The court awarded plaintiff the truck used in his business. The court held plaintiff responsible for the Sears credit card debt. The court distributed all other personalty to defendant except plaintiff's tools, truck, pressure washer, snow-blower, arcade game, and Jeep hardtop.

Plaintiff was also responsible for IRS debt on the parties' joint 2008 and 2009 income tax returns, which the court did not quantify. Defendant refused to sign the 2008 return, stating she could not confirm its accuracy. But, the court found the evidence insufficient to require indemnification for the 2007 return, stating, "They both benefited from what he made in 2007. . . . I am not precluding her from articulating a defense she would take should there be IRS exposure."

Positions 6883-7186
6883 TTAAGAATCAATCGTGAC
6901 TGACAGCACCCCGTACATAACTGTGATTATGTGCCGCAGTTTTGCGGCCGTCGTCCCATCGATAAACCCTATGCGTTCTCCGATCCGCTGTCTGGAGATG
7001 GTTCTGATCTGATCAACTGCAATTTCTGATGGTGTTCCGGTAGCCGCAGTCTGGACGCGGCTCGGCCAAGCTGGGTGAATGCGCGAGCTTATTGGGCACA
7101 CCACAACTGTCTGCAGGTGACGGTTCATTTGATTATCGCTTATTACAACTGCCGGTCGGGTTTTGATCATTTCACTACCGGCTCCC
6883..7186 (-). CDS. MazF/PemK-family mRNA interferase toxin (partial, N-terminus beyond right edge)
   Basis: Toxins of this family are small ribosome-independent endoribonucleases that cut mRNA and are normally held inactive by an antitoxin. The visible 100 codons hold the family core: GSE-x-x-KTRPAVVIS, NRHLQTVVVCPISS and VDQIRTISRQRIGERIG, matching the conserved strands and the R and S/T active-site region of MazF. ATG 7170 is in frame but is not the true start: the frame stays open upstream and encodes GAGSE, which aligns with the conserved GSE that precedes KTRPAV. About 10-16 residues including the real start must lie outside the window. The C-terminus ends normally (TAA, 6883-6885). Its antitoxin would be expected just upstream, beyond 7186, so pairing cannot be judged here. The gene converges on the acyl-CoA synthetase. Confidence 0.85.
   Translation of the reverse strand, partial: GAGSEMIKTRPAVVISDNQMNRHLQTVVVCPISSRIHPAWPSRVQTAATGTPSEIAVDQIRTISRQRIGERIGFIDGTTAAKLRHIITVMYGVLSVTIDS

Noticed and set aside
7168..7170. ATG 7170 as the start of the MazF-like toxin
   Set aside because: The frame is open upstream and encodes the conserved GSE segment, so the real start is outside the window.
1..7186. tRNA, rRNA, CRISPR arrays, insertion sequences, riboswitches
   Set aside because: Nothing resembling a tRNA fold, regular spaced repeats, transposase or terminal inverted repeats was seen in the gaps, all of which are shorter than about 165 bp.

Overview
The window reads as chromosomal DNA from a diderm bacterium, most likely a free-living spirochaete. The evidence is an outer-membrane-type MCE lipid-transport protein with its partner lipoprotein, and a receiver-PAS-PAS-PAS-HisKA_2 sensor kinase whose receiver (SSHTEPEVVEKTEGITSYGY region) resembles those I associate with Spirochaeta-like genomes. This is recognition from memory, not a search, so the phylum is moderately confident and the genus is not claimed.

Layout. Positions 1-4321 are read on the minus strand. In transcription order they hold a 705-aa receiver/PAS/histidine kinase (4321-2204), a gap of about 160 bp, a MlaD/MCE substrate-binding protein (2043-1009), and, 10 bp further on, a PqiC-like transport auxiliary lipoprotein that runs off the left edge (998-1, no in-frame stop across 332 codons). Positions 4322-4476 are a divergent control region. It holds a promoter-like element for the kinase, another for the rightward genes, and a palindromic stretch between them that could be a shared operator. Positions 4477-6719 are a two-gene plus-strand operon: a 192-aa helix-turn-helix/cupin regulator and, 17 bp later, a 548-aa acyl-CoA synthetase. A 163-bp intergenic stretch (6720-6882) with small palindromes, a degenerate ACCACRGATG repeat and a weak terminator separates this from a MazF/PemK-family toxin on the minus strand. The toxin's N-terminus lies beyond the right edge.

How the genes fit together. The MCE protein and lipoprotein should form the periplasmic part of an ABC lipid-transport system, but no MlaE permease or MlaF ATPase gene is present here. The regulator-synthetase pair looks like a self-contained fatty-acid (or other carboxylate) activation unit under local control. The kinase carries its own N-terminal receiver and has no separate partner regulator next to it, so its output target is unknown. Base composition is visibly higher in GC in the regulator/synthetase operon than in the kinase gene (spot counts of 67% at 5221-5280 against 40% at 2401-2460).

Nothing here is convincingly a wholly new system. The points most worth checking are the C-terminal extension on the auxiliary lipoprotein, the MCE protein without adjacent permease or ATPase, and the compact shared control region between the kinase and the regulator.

After concluding its decision on equitable distribution, the court made findings regarding the parties' income. The court imputed income of $25,000 a year to defendant, a high school graduate, who had earned at most $20,000 a year in the early 1990s, before the parties' youngest child was born. After that, she had stayed at home, rearing the children.

The court then determined plaintiff's income was $180,000 based on its consideration of plaintiff's total bank deposits, and the total monthly expenses reported in his own case information statement. Regarding total deposits, the court stated:

What I've relied on to a very large extent were documents that were provided to me, the CIS February 2009 from the plaintiff, from the defendant. 2008 was his best year, even under his scenario, and I attribute that to the extra $50,000 that he talked about in his testimony. [For] 2009[,] I went to D-15 which are all his deposits. I added them up and I came to $183,120.80

D-16 is for a little longer period of time, it was 12/26/09 to 1/25/11 so maybe an extra month, 13 months. That total was 176,149.*fn4 And these were deposits that he made.